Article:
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Pros of Geothermal Heating and Cooling Systems



Do you want a heating and cooling system that keeps your home toasty warm in the winter and cool in the summer? Do you dream of a heating and cooling system that saves up to 50 percent on your utility bills? Do you want to decrease your carbon footprint? A Geothermal heating and cooling system can do all of this. In fact, thousands of homeowners across the country are reaping the benefits that an advanced HVAC offers. Continue reading to learn more about the numerous benefits that this type of system offers.

Lower Energy Costs

A geoexchange unit typically saves you up to 50 percent as compared to an oil or gas furnace or a heat pump system. A typical 2000 square foot home can be cooled or heated using a geoexchange unit for as little as a dollar a day. Additionally, geoexchange units can supplement a home’s conventional water heater, which can save you as much as 30 percent of your water heating costs.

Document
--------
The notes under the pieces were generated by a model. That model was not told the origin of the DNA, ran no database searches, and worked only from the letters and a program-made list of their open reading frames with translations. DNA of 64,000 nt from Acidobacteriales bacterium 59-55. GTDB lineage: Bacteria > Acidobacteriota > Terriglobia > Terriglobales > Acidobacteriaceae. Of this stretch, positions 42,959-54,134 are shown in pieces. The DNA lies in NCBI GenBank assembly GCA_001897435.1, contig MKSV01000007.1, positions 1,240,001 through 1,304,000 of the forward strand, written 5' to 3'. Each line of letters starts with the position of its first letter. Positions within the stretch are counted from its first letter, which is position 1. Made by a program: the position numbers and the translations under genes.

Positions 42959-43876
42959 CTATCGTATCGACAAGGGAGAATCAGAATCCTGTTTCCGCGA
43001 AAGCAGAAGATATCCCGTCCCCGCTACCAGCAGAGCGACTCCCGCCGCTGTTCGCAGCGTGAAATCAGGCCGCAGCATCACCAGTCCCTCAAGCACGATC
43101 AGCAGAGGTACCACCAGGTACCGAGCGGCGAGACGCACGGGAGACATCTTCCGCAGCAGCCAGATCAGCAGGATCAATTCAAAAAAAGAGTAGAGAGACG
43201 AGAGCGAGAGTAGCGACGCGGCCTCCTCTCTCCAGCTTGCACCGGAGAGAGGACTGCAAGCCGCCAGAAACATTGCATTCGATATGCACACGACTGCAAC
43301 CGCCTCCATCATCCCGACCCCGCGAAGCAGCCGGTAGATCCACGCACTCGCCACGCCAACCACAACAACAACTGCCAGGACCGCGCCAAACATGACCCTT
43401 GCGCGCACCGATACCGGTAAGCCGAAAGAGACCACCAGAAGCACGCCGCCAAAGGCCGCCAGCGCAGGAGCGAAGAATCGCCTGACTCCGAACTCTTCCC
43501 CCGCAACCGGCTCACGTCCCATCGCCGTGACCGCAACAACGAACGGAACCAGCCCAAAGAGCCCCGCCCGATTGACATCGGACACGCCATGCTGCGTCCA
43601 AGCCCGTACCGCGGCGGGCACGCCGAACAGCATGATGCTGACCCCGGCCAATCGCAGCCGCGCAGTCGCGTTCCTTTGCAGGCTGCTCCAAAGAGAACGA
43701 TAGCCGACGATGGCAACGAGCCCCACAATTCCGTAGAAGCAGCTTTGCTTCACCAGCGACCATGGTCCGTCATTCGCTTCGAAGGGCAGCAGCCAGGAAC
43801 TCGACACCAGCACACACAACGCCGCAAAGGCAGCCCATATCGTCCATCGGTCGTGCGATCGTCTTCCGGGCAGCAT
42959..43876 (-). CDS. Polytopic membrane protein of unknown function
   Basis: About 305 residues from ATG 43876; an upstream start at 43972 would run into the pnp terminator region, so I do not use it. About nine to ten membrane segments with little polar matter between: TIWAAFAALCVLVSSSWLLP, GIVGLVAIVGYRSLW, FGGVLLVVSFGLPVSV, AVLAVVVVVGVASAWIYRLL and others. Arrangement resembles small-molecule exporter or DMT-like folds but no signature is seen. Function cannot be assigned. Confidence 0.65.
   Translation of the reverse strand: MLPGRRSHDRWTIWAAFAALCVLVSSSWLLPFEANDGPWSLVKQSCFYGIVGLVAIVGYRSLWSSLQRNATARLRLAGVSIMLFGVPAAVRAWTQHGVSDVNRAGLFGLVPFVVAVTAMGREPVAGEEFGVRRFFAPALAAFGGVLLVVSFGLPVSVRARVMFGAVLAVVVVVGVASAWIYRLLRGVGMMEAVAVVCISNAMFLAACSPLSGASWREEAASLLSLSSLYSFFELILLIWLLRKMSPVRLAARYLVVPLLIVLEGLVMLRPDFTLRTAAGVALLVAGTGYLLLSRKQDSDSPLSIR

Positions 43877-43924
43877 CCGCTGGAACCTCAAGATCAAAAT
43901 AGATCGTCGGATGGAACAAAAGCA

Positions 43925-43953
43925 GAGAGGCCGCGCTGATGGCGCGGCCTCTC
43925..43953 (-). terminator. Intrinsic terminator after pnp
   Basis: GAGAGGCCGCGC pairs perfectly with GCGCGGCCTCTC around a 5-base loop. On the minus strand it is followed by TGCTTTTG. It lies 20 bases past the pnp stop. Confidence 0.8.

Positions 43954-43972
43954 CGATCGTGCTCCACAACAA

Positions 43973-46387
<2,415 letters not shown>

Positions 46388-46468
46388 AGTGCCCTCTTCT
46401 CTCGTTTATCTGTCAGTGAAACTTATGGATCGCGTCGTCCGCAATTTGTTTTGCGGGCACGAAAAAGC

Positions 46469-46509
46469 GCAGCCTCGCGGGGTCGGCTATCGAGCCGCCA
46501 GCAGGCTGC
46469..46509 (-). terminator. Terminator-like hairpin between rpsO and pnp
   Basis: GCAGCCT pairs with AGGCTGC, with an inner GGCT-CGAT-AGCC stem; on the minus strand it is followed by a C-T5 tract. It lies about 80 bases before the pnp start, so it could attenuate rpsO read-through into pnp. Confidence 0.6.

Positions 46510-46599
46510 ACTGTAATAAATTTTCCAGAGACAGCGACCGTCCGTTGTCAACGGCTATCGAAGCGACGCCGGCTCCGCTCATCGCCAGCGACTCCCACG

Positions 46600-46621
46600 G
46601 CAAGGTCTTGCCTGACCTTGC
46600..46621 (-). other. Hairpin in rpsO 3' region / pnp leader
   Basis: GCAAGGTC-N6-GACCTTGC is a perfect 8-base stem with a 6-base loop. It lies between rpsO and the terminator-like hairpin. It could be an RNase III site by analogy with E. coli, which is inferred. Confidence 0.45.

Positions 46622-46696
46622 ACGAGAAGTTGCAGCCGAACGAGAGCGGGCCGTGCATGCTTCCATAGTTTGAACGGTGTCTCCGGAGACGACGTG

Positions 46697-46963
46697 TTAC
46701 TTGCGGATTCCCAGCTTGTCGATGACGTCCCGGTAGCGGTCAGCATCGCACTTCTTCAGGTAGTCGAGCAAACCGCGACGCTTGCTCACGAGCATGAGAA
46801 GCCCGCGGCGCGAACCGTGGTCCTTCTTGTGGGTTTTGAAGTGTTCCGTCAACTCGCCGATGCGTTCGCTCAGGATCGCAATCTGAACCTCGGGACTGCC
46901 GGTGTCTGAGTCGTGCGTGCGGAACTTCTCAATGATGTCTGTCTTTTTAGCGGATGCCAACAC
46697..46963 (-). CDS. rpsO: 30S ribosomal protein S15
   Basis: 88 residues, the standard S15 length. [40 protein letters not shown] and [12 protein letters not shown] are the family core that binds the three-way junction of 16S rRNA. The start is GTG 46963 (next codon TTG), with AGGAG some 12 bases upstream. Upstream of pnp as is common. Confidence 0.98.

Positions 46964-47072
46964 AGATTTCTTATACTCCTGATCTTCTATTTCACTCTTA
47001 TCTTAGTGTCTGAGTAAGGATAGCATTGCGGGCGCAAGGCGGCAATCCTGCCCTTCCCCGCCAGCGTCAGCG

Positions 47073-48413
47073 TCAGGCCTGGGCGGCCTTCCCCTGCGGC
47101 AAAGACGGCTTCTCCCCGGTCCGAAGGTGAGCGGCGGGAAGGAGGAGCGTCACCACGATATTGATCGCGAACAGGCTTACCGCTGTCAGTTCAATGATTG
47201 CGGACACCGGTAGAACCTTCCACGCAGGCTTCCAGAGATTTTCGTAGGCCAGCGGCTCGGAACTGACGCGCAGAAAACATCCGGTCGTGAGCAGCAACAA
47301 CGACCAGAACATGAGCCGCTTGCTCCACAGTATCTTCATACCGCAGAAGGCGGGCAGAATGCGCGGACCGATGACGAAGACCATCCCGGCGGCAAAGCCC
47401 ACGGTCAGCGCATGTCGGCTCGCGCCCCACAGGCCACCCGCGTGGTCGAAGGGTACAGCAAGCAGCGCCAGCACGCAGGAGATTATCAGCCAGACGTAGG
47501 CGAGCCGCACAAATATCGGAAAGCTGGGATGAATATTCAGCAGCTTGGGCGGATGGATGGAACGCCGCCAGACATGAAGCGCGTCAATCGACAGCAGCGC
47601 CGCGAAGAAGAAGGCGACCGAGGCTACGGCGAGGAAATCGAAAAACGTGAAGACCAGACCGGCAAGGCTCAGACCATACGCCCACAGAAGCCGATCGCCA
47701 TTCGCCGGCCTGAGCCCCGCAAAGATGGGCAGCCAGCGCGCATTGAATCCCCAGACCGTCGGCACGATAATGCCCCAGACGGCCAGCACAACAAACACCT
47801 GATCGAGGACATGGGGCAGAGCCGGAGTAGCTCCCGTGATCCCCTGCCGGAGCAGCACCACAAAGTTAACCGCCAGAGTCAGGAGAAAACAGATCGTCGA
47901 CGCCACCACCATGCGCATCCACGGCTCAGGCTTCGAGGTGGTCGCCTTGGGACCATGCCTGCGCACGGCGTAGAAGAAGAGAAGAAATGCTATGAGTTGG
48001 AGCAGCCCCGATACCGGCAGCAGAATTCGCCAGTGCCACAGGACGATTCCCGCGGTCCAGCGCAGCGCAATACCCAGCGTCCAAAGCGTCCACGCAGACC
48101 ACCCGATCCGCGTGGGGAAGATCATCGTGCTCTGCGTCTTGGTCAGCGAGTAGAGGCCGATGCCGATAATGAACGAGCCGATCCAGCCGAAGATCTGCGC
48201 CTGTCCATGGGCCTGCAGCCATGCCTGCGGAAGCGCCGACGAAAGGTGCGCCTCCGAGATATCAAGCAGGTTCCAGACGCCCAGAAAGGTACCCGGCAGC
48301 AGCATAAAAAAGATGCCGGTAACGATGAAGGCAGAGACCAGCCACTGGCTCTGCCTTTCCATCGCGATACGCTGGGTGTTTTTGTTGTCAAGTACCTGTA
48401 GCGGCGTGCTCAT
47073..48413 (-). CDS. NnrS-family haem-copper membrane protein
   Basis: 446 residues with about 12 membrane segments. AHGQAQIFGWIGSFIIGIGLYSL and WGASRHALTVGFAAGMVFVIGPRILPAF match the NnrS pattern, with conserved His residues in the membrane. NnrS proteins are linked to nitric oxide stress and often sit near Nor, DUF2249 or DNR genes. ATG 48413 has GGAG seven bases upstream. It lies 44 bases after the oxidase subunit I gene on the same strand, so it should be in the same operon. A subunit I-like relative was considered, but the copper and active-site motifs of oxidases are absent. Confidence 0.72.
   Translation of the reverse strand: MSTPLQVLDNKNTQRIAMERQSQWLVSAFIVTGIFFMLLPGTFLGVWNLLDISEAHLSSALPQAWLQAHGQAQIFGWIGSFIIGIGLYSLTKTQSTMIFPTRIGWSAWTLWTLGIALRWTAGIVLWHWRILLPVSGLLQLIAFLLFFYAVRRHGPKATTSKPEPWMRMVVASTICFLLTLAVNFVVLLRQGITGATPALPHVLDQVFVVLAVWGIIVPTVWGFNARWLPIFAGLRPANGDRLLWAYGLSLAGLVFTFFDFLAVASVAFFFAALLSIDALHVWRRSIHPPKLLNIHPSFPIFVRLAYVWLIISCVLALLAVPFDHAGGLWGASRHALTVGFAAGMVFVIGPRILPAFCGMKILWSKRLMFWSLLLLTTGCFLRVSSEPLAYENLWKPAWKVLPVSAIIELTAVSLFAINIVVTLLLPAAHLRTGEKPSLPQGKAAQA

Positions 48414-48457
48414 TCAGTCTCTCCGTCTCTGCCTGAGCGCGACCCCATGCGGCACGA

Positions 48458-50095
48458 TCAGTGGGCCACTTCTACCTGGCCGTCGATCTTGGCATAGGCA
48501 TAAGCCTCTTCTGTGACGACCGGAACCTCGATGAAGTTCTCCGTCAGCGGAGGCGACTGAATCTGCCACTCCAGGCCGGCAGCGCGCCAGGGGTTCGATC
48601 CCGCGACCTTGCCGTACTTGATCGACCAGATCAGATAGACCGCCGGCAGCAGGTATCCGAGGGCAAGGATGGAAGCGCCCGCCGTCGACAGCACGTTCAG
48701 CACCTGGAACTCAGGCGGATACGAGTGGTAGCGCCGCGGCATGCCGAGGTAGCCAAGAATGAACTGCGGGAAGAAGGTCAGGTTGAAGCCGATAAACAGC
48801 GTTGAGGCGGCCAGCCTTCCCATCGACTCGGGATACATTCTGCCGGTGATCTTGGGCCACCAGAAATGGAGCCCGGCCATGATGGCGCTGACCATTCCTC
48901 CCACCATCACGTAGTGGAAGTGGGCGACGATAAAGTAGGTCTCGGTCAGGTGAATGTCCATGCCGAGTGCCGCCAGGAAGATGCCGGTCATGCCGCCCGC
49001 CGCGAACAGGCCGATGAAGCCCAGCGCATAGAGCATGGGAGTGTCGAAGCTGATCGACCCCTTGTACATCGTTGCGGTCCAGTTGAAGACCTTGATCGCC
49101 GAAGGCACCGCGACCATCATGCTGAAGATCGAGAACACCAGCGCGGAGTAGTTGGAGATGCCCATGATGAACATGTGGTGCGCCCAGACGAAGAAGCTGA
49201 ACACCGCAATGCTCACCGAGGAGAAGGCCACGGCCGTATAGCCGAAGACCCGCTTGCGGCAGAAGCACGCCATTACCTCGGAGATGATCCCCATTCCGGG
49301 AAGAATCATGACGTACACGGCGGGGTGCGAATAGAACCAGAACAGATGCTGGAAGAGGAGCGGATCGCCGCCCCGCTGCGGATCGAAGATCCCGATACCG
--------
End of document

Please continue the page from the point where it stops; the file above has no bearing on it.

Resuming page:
Geothermal systems only use a small amount of electricity to transfer heat to your home using the thermal heat from the ground. On average, this type of unit will produce four units of energy for every electrical unit needed to power the system. Even the best heating and cooling systems deliver less than one unit of energy for every unit of energy consumed. Homeowners typically receive a 30 to 70 percent savings compared to traditional systems. You can determine how much savings you will reap from a geothermal heating and cooling system by using the savings calculator.